“This placed significant limitations on our ability to satisfy ourselves as to the accuracy, completeness and validity of barter purchases for the period under review,” the firm found.

We consider that the ambiguity inherent in classifying RTÉ as a commercial/non-commercial body led to contrary expectations, which was unhelpful to those charged with RTÉ’s governance

—  Conclusion of the report

The report also addresses internal and external audit functions when it comes to the barter account, with the internal audit not having examined or queried in the governance or operation of the barter account – “primarily due to the function [internal audit] not being aware of the existence of the barter account”. It says the existence of the account does not appear to have been disclosed during discussions with members of the management team of the commercial division. It says there is no evidence of the board of RTÉ making inquiries about the account.

A separate Governance and Culture review has concluded that the failure to fill vacancies in RTÉ’s board and to ensure it had the right range of skill sets are among the factors that led to last year’s crisis at the national broadcaster.

The review, which identified “important weaknesses in RTÉ’s governance and culture”, makes 90 recommendations, among which is a call for greater clarity about whether RTÉ is a commercial or non-commercial state entity.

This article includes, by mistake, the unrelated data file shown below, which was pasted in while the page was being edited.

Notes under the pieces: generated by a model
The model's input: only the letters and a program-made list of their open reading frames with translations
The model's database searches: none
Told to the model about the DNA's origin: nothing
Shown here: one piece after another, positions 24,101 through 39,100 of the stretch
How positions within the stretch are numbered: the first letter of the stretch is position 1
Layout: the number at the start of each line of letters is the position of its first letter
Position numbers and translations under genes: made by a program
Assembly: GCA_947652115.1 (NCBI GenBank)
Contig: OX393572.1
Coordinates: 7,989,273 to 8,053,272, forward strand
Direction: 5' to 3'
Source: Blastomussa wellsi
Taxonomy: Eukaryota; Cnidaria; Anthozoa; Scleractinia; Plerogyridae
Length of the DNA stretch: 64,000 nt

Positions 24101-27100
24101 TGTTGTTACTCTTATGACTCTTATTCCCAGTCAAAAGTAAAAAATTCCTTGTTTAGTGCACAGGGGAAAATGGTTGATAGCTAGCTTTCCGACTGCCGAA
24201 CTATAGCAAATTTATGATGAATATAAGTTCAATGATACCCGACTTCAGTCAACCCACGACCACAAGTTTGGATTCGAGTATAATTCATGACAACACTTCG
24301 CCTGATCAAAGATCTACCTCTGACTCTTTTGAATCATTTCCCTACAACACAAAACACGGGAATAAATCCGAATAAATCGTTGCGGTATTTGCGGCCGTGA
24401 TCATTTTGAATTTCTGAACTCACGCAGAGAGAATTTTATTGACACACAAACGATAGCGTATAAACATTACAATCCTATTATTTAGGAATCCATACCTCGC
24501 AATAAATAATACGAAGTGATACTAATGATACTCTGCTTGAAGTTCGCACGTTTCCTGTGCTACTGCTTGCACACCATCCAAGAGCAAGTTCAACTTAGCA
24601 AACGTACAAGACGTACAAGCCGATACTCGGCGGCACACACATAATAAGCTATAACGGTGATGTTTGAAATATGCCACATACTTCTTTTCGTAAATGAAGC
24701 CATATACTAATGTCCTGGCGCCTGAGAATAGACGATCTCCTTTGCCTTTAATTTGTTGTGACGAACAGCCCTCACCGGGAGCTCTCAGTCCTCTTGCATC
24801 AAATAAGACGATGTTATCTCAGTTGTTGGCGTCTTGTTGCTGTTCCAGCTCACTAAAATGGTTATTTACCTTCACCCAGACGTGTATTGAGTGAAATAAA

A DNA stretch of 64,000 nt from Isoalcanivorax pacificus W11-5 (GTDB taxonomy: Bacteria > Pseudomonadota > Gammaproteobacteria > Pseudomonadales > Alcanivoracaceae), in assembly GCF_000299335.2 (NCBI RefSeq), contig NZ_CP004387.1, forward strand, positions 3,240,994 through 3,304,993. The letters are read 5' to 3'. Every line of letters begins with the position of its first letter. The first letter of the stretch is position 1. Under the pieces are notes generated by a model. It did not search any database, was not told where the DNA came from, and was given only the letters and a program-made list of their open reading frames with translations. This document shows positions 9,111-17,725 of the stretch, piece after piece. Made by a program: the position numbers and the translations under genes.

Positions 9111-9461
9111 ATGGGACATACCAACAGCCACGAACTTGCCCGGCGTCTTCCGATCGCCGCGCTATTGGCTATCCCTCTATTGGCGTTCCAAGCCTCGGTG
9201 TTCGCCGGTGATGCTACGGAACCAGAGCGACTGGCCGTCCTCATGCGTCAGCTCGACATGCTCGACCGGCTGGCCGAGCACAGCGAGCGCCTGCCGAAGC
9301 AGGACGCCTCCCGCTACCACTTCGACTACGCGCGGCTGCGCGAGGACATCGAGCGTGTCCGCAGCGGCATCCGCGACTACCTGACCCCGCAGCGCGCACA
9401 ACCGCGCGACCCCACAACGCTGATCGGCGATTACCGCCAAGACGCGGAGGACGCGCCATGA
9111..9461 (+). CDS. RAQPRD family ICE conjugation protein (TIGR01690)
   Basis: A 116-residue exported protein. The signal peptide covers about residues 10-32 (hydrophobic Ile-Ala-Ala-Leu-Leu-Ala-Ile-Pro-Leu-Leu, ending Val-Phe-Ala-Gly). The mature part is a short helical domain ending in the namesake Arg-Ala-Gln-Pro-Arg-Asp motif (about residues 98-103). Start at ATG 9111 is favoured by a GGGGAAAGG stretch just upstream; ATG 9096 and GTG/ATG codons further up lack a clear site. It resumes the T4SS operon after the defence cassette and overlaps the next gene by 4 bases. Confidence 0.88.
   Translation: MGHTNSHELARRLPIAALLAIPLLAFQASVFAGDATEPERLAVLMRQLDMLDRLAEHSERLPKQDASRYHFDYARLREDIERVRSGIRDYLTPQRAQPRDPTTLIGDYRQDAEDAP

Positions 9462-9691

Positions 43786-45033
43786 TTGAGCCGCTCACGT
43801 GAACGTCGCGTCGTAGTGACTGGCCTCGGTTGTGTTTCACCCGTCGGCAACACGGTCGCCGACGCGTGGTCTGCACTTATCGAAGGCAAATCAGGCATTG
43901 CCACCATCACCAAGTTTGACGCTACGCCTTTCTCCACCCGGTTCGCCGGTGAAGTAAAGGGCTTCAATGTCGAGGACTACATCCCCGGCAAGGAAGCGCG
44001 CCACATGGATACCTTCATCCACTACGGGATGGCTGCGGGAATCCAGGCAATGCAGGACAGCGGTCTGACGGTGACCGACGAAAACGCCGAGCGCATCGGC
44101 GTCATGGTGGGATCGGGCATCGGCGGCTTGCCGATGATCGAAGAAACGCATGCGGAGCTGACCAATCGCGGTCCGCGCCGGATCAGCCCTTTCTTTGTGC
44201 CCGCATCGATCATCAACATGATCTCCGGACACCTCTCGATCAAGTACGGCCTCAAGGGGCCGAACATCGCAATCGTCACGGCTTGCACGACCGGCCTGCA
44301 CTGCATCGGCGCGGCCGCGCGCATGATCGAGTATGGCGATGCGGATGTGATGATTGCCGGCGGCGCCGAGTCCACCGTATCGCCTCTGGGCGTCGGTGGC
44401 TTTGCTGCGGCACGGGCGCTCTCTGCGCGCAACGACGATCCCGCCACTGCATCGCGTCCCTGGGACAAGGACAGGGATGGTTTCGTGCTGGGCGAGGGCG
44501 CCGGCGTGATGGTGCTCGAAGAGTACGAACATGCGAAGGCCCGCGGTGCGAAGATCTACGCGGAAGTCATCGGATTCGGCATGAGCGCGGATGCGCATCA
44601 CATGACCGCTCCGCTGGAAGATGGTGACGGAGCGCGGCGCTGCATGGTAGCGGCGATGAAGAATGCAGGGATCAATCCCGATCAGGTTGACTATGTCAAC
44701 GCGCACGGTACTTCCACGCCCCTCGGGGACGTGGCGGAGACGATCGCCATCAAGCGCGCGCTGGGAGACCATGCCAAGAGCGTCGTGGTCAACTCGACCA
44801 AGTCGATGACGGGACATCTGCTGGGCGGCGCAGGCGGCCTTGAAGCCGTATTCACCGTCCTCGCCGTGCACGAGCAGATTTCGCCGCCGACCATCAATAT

“We consider that the ambiguity inherent in classifying RTÉ as a commercial/non-commercial body led to contrary expectations, which was unhelpful to those charged with RTÉ’s governance,” the review concluded.

The review group said they considered RTÉ’s public broadcasting remit an “essential service for Irish society” but, despite having this important role in Irish life, its funding model has been “frozen” since 2008.

In the meantime global streaming and social media platforms had transformed the media market, creating cost pressures for the national broadcaster.

“The lack of a stable and predictable funding model, and resulting intense financial challenges, put extreme pressure on RTÉ to cut costs.

“RTÉ’s Top On-Air Talent Earnings were a particular focus. The pressure likely contributed to the decision to hide payments to a RTÉ Presenter, Mr Ryan Tubridy, through a barter agency account, to understate Ryan Tubridy’s actual remuneration.”

Given its impact on governance, RTÉ’s funding model needs to be made more sustainable, the review concluded, raising an issue that is currently being considered by the Government.

The review unsuccessfully requested interviews with the former Director General, Dee Forbes, and the former Chief Financial Officer, Breda O’Keeffe, both of whom have featured in the controversy that engulfed the station last year.

On the so-called barter accounts system, the review found it was operated off-balance sheet and outside normal controls.

Although both the board and the Internal Audit Function said they were not aware of the existence of the barter accounts, the review noted earlier mention of the system in the media and concluded it had been “hiding in plain sight”.

The review team comprised Prof Niamh Brennan (chair), Dr Margaret Cullen and Stephen Smith.